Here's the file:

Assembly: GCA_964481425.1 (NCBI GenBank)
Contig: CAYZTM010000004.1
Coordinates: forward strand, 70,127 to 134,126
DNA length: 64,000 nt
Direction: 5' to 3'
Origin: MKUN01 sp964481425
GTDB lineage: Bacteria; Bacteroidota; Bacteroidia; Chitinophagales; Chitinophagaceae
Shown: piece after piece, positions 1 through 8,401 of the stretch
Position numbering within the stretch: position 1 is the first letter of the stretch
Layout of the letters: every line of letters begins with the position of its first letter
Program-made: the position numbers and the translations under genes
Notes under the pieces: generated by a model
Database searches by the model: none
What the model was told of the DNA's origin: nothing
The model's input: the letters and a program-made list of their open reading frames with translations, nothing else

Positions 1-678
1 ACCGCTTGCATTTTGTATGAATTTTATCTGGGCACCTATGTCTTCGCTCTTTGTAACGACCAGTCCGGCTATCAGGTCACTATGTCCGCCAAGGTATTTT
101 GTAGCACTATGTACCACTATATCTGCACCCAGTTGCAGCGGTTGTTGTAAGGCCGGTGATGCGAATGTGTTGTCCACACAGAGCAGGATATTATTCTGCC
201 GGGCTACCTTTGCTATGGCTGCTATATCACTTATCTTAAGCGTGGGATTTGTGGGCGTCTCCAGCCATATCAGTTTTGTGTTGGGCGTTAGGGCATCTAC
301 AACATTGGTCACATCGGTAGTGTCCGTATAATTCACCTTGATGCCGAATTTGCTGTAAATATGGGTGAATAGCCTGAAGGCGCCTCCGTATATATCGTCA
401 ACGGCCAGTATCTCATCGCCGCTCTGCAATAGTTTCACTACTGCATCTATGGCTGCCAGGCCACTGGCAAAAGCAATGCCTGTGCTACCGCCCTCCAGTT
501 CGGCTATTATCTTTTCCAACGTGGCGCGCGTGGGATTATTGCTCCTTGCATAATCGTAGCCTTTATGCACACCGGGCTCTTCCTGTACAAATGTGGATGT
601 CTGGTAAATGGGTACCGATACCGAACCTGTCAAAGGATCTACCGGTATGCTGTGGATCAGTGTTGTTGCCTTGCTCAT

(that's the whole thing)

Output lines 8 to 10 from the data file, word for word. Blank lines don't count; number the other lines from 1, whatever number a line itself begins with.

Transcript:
Shown: piece after piece, positions 1 through 8,401 of the stretch
Position numbering within the stretch: position 1 is the first letter of the stretch
Layout of the letters: every line of letters begins with the position of its first letter